Chris Schimkus and mother-in-law Judy Murphy at their family-owned New...

Chris Schimkus and mother-in-law Judy Murphy at their family-owned New York Bagel Co. shop in Islandia on Dec. 7, 2017. Behind them are bags indicating prepaid meals donated by customers for others in need. Credit: Newsday/Lawrence Striegel

Simple gestures of kindness at bagel shop

New York Bagel Co., my local bagel shop, has paper bags lining a wall, each listing various items — an egg and cheese sandwich, coffee, juice, even cookies. Every bag represents a pre-paid item for someone who needs it. Anyone can take a bag off the wall and go to the register to redeem a gift from an anonymous customer.

On a busy Saturday morning recently, I saw a seemingly down-on-his-luck man with a walker queue up, brown bag in hand. When it was his turn, he was served like any other customer. It was refreshing to see!

Rosanna DeVergiles, Islandia

Help young adults away from home cast ballots

Many millennials lack interest in politics. This generation seems to be disillusioned with the election process.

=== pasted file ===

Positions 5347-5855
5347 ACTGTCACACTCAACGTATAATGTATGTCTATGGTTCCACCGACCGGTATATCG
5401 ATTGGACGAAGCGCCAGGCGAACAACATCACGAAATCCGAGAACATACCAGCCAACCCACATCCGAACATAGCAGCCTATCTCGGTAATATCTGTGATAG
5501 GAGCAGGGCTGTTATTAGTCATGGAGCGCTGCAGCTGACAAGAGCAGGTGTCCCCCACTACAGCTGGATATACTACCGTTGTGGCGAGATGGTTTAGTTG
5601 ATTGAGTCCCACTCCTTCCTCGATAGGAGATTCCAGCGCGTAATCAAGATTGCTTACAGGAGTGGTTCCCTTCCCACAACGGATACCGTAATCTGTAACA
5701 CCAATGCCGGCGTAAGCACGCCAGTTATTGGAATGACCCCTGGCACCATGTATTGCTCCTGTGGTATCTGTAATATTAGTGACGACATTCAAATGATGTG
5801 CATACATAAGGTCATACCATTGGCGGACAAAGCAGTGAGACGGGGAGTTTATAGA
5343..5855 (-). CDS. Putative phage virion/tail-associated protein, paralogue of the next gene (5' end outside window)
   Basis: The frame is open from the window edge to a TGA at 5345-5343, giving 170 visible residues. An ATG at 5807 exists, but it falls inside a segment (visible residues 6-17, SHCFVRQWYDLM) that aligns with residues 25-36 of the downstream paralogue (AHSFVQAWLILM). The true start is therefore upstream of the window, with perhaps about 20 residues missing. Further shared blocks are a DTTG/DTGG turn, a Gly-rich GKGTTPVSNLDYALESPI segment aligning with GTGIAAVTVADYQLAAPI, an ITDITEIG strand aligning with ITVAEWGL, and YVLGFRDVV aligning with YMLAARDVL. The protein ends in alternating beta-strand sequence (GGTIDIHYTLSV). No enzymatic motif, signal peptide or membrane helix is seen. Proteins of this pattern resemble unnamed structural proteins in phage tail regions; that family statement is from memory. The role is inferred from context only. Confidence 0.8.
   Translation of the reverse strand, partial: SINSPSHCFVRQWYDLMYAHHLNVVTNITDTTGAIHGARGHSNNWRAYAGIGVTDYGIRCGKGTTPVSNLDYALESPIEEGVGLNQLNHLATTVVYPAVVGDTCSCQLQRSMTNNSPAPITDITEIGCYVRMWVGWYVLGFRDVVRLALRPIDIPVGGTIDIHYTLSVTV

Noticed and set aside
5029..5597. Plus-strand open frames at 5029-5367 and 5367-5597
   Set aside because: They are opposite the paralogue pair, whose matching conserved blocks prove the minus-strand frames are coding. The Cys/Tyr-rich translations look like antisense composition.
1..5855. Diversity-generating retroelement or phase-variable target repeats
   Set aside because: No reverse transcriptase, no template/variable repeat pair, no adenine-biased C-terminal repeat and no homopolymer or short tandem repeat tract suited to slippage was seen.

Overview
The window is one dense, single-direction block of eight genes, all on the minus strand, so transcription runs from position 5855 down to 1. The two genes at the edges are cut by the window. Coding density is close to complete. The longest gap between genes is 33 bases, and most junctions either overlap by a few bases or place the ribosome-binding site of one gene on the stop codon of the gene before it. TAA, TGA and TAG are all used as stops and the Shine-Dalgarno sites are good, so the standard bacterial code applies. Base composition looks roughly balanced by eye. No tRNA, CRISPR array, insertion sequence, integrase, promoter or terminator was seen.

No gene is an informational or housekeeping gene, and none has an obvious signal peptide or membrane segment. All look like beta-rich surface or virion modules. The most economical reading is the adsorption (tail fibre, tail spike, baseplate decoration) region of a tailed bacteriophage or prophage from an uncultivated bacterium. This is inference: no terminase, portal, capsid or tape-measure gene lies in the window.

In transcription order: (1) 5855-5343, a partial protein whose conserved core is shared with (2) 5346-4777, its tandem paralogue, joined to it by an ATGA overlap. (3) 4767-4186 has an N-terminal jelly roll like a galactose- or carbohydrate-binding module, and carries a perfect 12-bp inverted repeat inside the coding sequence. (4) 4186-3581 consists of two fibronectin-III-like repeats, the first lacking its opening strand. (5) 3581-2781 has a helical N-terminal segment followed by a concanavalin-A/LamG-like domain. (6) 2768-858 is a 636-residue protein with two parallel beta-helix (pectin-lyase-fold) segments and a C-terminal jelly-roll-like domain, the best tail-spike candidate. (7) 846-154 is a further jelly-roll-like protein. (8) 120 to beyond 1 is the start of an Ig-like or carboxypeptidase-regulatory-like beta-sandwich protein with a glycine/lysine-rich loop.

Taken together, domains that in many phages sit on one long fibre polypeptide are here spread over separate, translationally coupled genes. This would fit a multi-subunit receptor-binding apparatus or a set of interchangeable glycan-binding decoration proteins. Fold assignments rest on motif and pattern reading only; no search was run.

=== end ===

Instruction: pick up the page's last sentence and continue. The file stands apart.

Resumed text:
Thousands of them live away from home, but their legal residences are still on Long Island. If they want to vote in person, it must be in their hometown.

I saw very few of my sons’ friends venture home on Election Day to cast their ballots. I’m skeptical that they applied for absentee ballots.

We need to encourage young adults to vote so that politicians can accurately represent this constituency. There must be a way for elections offices to reach out to families to find out if their children live away from home. Absentee ballots should be mailed to these millennials. I’ve done this for my two sons.

Perhaps someone could develop a voting app for smartphones. Voting is a privilege that defines America!

Elysa Parker, North Woodmere